Lodi Township

Lodi Township is located in Washtenaw County, Michigan, just southwest of Ann Arbor. Established in 1834, three years before Michigan became a state, it was named after the Town of Lodi near New York State’s Finger Lakes.


Building in Lodi Township

Thinking of building or remodeling?

Township zoning compliance is required before Washtenaw County Building Department (WCBD) will issue a building permit. To receive township zoning compliance you will need:

  • An approved driveway permit from Washtenaw County Road Commission (WCRC) 761-1500.
  • A grading waiver/permit from Washtenaw County Soil Erosion & Sediment Control (WCSESC) 222-3900.
  • 3 copies of blueprints for project and 3 copies of site plan. Site plan needs to show the location of the project on the parcel and indicate the distance from the structure to all property lines. As well as placement of septic and well.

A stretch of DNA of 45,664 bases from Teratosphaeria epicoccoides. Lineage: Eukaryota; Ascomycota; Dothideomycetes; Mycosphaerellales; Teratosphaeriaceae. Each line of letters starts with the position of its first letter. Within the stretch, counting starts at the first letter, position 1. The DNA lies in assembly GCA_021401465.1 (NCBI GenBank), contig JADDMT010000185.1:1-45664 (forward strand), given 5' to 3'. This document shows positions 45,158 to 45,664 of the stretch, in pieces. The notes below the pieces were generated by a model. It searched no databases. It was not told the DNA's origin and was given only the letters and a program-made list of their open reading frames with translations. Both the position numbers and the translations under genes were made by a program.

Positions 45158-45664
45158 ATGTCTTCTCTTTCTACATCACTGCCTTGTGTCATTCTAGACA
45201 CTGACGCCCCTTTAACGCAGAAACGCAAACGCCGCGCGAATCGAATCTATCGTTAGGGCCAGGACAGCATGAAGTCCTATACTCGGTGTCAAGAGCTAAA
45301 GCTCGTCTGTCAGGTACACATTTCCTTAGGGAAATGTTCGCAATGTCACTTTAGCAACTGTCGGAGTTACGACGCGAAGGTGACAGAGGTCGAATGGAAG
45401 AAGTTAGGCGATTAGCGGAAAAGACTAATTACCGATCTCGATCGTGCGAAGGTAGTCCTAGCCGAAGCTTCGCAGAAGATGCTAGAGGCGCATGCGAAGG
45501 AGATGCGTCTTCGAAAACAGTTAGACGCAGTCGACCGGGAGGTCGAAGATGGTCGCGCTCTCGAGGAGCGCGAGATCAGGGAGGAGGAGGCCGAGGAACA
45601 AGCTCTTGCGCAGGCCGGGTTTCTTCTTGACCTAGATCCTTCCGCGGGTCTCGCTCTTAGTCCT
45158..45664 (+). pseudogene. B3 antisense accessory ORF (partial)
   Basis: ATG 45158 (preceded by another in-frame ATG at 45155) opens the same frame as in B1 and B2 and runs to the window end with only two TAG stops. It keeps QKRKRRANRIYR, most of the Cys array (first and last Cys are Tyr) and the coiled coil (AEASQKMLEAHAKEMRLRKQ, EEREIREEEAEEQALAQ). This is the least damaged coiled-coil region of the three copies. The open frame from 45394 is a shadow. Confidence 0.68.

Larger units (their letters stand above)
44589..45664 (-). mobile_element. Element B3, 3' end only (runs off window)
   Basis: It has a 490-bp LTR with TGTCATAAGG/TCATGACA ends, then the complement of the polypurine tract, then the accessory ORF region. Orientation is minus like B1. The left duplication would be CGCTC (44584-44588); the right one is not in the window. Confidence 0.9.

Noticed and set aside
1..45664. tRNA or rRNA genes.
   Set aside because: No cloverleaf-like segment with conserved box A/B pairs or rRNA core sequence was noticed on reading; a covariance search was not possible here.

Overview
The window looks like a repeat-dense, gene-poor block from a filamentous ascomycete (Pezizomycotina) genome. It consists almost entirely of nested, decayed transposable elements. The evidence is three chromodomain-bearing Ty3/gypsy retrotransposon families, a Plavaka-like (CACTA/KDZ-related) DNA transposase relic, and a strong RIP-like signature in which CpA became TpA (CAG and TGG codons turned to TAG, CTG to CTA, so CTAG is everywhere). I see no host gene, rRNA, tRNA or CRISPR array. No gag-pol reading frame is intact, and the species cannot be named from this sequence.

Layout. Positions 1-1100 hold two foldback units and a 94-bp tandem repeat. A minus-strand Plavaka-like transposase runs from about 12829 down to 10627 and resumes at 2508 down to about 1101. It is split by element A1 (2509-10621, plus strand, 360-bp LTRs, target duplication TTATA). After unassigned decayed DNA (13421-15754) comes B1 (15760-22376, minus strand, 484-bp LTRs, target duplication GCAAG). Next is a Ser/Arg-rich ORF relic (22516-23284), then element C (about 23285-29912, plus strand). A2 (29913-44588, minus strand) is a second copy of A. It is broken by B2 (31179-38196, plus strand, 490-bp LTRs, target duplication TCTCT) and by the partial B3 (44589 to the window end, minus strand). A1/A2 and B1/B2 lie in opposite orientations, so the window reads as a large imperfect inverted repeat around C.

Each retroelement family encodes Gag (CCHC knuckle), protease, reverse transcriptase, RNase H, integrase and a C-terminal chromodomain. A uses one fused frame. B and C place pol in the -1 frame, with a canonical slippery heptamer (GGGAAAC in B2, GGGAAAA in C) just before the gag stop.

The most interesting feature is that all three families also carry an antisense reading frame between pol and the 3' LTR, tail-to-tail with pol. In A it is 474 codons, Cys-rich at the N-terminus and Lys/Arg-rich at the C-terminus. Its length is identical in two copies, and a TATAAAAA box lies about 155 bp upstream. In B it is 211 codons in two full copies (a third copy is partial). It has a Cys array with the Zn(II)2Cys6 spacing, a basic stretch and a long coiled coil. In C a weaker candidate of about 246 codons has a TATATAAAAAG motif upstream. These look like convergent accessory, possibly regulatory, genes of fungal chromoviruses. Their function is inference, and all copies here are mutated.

• Set up a meeting with township zoning inspector (Bill Lindemann) for township approval. Call the zoning inspector, Bill Lindemann, at (cell) 734-320-4421 for an appointment. There will be a $25 charge for issuing an address and $50 charge for zoning compliance.

Plan Review

Submit the following to the Building Department:

  • Zoning Compliance Permit: This permit, including your property identification number from your tax statement, tells the Building Department that the location and use of your construction project has been approved by your township or village. It is not a permit to build. It is not an approval of your plans.